Forté, Oda, Babelfish and 1 other person like this.
  12. Huw63 A Fixture

    "However the great Lucien Rousselot, having devoted a lifetime of study and drawing the French Napoleonic armies once said " We might be in for a great surprise if we could see what they really wore!"" This quote sums up my view - try to be as accurate as possible based on what we know and surviving equipment and period iconigraphy. Of course the further back the less we know.. what' is important though in my opinion is to also remember we do this for fun and not on a " i know it all basis".

    There are my humble thoughts on the topic.


  13. Oda A Fixture

    Huw you are right.Noone knows it all.Of course we all have an area of expertise if you like or a certain subject we like so much that we have studied as much as possible.That's why fora like PF are so important.I can go on line anytime and ask for counselling on any subject.There's always going to be someone available with more knowledge than me on the given subject.That's why also tolerance and good manners are so important.I f we discourage people from asking we are essentially blocking valuable knowledge and I would like to stress that point:I'm refering to knowledge not information.
    If I am about to paint my first napoleonic and go on line to read about it then I'm just gathering information about it,whereas if I ask someone with a lifelong interest on the subject then I'm benefitting from his/hers accumulated knowledge and there's a huge difference there.

  14. Oda A Fixture

    Ray,you are also right.I am a great fan of the Russian painting style.Almost every time it's a tour de force (the artists are almost certainly graduates of fine arts schools like the Repin academy) and almost every time they are completely unhistorical.It would probably be impossible for anyone,be he a prince,duke,emperor to go to battle dressed like that and look that clean during or after the battle.Nevertheless it's magnificent and almost impossible to equal(at least by people with my skills).

  15. rossbach PlanetFigure Supporter

    The Russian painting studio's only aim is to generate money. Painting (hallmark: intricate emboidery patterns) is generally done by trained professionals (mostly women).

    Historical accuracy? Well...... they also paint stock figures from the major manufacturers, which I sometimes see up for sale at Creepbay.

    The figures themselves are no doubt as accurate as can get. As to the finish they get............... well. No matter what the historical subject is they all seem to get the same standarized treatment.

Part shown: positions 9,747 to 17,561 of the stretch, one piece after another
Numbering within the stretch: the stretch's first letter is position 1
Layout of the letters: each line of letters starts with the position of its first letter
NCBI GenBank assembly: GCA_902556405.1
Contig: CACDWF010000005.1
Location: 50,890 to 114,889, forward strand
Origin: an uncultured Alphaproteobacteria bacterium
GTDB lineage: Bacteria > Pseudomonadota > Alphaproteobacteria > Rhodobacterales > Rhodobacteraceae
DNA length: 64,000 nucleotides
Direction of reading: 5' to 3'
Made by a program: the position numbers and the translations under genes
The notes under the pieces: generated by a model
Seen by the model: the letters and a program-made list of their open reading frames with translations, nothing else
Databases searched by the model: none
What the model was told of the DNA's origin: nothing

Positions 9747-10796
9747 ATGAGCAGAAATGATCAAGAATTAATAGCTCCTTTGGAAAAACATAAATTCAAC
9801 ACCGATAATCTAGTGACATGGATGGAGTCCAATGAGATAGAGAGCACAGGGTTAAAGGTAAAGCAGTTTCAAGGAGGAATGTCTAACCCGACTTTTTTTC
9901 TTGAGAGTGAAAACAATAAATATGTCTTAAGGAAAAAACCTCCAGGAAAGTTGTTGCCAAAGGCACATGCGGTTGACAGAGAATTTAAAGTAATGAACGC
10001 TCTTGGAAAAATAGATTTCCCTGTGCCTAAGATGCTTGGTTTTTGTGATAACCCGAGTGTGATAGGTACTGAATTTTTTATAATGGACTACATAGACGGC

I have a book by Mr. Black Publications in which two Russian ladies present a vignette about a Russian knight on horseback. Technically everything is perfectly executed along the familiar lines. The scenery is complete down to frogs, a crow, flowers and waterlillies. The garden gnome however is conspicuous by its absence.

    To me it would appear as though the whole scene has more to do with the artistic ideals of its creators rather than with realism or historical accuracy. I think it borders on kitsch. But that is a rather personal interpretation isn't it?

    Huw63, Oda and akaryu like this.
  16. Ray Stout Well-Known Member

    If you look at contempary illustrations from 13-15 centuaries, you can see they have no ideas of Perspective, or Shading, yet time and time again in Competition you see representations of modern ideas of how THEY think it should look. There were strict rules about Colours that could be used for a Coat of Arms, so, if you're going to spend good money, and so much time and effort on a figure, just take a little more time to do the research. Some of my best ideas for depicting a figure, or composing a Diorama, come from researching the subject. To say,"Oh it's Artistic License" isn't good enough!! I could say the same thing, if I painted Winston Churchill wearing a Swastika Arm Band,but I can't see that being as readily accepted as a Wrongly represented Knight!!! Ray
    valiant, Huw63 and Oda like this.
  17. akaryu Moderator

    Another example is the ronin bust that keeps showing up here and on ebay, superbly painted in intricate and very colorful silks which even a yakuza pimp wouldn't dare to wear, but never seen in a subdued pattern suited to Japanese taste and a ronin's social status!